Rape Trial Raises Questions About 'Senior Salute' At N.H. Boarding School
STEVE INSKEEP, HOST:
Let's talk about the awkward subject of teenagers and sex. It's a subject many of us would rather not discuss at all. You've got that feeling now, don't you? But some news reminds us this discussion is mandatory. It's a story from St. Paul's School, which is an elite boarding school in New Hampshire. A former student was convicted of misdemeanor sexual assault last week. It happened after an encounter with a 15-year-old freshman, part of what had been described as a school tradition. She was underage. He was not. Let's start with Paige Sutherland of New Hampshire Public Radio, who's been reporting on this story and its aftermath.
PAIGE SUTHERLAND, BYLINE: The charges against Owen Labrie stem from his participation in the so-called senior salute. In court, that was described as a student-led tradition where seniors try to hook up with as many underclassmen as they can before they graduate, which sometimes led to sex. After the verdict was read, defense attorney J.W. Carney blamed the school for not stopping what he said was a decades-old tradition.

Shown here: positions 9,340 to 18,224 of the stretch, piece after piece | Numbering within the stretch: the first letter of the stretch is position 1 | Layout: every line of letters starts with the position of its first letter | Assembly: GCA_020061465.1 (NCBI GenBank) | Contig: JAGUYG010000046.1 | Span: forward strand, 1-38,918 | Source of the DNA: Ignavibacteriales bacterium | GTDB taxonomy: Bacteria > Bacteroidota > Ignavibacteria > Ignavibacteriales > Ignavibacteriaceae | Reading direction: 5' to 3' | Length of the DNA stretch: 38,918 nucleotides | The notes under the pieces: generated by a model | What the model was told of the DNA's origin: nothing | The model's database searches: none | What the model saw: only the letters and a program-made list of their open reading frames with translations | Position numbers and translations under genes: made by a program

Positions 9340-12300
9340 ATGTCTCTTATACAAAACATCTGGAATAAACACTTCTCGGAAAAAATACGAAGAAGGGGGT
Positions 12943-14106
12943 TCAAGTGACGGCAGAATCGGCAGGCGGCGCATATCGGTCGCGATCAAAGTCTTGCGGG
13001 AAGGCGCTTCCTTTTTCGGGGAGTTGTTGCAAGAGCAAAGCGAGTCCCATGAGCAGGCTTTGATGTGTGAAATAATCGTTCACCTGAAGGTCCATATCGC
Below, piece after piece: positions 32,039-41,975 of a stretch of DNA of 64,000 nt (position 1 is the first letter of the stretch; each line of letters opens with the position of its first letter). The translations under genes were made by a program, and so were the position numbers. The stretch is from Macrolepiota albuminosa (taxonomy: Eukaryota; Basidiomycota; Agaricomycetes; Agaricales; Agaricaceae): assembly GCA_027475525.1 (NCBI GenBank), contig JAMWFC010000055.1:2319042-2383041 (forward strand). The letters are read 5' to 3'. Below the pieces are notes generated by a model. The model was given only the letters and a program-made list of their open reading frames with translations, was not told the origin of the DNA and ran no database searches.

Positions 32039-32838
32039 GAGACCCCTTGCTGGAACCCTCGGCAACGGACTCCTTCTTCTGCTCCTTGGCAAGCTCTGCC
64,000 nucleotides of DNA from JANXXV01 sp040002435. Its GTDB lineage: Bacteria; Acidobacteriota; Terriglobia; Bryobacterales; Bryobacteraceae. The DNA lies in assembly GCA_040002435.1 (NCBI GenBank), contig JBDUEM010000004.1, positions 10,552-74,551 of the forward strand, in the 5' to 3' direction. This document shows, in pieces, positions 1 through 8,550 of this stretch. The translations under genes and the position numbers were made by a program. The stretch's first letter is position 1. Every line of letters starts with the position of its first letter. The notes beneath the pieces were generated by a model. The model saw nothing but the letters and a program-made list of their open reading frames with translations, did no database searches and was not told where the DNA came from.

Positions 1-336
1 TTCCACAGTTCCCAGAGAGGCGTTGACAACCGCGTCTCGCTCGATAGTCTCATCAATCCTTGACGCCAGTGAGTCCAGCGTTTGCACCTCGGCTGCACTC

(SOUNDBITE OF ARCHIVED RECORDING)
J.W. CARNEY: This kind of tradition can only be mischievous, can only lead to problems. And it's shocking to me that the senior salute has been allowed to continue on this long. It's time for St. Paul's to get rid of it.
SUTHERLAND: But how long this so-called tradition has been going on is a matter of debate. According to multiple parents, the senior salute is not a tradition. It began roughly two or three years ago with a handful of students. Barbara Reudig, whose three daughters went to St. Paul's from 1993 to 2007, says the senior salute did not exist when her children attended the boarding school in Concord, N.H.
BARBARA REUDIG: I've talked to other St. Paul's families. No one has ever heard of this as a tradition, as a spring ritual or anything of the sort. And as far as we can tell, this is a case of a couple of boys breaking the school rules and getting caught.
SUTHERLAND: But St. Paul's would not comment for this story. In a letter that went out to the school community last week, St. Paul's said this behavior was never condoned by the school and pledged to use this case and the issues raised by it to, quote, "learn about ourselves and to make our school better." In the letter, the school also outlined how in the past year it has changed certain policies and even added a line in its student handbook that explicitly states that any participation in any, quote, "game of sexual conquest" would be grounds for expulsion. Labrie could face up to 11 years in jail. He's expected to appeal the most serious charge. For NPR News, I'm Paige Sutherland in Concord, N.H. Transcript provided by NPR, Copyright NPR.